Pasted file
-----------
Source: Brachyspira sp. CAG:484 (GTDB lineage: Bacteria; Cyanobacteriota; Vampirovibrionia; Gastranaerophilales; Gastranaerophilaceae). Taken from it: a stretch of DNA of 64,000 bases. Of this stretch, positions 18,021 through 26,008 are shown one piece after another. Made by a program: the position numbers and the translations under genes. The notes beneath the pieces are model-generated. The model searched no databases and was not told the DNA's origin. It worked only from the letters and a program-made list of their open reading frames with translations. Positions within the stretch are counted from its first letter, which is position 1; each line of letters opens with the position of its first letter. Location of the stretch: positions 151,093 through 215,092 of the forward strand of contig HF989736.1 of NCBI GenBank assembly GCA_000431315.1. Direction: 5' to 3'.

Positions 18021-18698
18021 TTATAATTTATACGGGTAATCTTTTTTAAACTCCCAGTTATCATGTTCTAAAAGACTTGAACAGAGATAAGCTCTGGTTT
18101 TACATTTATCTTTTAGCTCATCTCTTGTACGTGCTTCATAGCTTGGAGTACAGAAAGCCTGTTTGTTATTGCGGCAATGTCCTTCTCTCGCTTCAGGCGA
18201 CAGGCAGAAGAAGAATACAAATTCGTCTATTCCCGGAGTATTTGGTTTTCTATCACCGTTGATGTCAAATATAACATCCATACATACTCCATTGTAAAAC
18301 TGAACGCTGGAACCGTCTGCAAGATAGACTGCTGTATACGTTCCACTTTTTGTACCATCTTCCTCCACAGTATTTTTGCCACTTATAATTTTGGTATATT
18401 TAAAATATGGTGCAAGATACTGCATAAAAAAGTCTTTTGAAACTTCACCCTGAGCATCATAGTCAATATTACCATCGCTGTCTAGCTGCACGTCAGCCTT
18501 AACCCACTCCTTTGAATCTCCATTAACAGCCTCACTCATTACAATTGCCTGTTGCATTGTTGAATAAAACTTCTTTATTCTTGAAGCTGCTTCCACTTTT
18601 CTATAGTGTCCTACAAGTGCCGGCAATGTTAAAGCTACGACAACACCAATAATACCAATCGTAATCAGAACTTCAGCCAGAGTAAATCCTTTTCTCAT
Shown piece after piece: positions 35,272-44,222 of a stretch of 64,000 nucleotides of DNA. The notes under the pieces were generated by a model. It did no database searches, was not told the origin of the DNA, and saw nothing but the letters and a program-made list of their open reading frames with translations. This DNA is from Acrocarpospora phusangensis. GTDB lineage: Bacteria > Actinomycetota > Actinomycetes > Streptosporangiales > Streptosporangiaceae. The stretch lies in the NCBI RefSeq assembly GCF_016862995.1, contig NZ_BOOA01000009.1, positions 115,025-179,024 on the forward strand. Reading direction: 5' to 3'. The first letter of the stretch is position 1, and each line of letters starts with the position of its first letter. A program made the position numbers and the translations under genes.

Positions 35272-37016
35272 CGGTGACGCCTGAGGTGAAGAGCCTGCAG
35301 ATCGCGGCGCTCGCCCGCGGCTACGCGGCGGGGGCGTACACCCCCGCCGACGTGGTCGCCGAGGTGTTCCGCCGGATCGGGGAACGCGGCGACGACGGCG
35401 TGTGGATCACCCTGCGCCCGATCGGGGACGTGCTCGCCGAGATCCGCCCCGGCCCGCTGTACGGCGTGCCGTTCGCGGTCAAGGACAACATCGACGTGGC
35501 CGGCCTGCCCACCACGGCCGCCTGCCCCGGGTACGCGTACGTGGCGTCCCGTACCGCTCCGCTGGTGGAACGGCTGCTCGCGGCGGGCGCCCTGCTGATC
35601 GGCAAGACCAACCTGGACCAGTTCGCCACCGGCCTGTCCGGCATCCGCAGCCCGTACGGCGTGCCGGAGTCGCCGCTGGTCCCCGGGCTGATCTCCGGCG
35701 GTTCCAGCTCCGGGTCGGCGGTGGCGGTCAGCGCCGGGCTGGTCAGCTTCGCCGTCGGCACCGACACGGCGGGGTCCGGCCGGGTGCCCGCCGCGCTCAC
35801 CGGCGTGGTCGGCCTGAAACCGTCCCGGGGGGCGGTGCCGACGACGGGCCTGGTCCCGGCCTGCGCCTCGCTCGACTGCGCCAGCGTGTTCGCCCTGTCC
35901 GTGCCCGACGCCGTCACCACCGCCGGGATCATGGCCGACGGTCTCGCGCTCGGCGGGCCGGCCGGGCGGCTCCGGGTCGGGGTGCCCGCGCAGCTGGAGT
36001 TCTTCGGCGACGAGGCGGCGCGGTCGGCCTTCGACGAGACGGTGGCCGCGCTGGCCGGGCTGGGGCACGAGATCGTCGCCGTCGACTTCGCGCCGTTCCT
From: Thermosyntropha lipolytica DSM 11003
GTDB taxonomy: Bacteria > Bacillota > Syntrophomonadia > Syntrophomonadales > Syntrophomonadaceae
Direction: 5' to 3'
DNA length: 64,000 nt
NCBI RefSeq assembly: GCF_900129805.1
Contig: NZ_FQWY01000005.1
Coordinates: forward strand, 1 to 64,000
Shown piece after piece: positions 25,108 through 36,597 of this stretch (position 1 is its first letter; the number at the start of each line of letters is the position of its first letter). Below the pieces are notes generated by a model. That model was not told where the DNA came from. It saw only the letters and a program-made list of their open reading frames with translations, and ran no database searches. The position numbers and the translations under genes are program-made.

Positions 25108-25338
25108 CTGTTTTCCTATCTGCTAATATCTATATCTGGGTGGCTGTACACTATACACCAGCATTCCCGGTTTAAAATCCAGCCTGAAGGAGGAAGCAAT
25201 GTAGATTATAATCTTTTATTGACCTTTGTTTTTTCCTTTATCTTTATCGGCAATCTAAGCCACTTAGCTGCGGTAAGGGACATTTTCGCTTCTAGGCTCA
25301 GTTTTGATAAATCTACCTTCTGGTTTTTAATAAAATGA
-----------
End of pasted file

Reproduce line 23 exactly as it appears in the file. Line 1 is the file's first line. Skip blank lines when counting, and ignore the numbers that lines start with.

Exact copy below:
Direction: 5' to 3'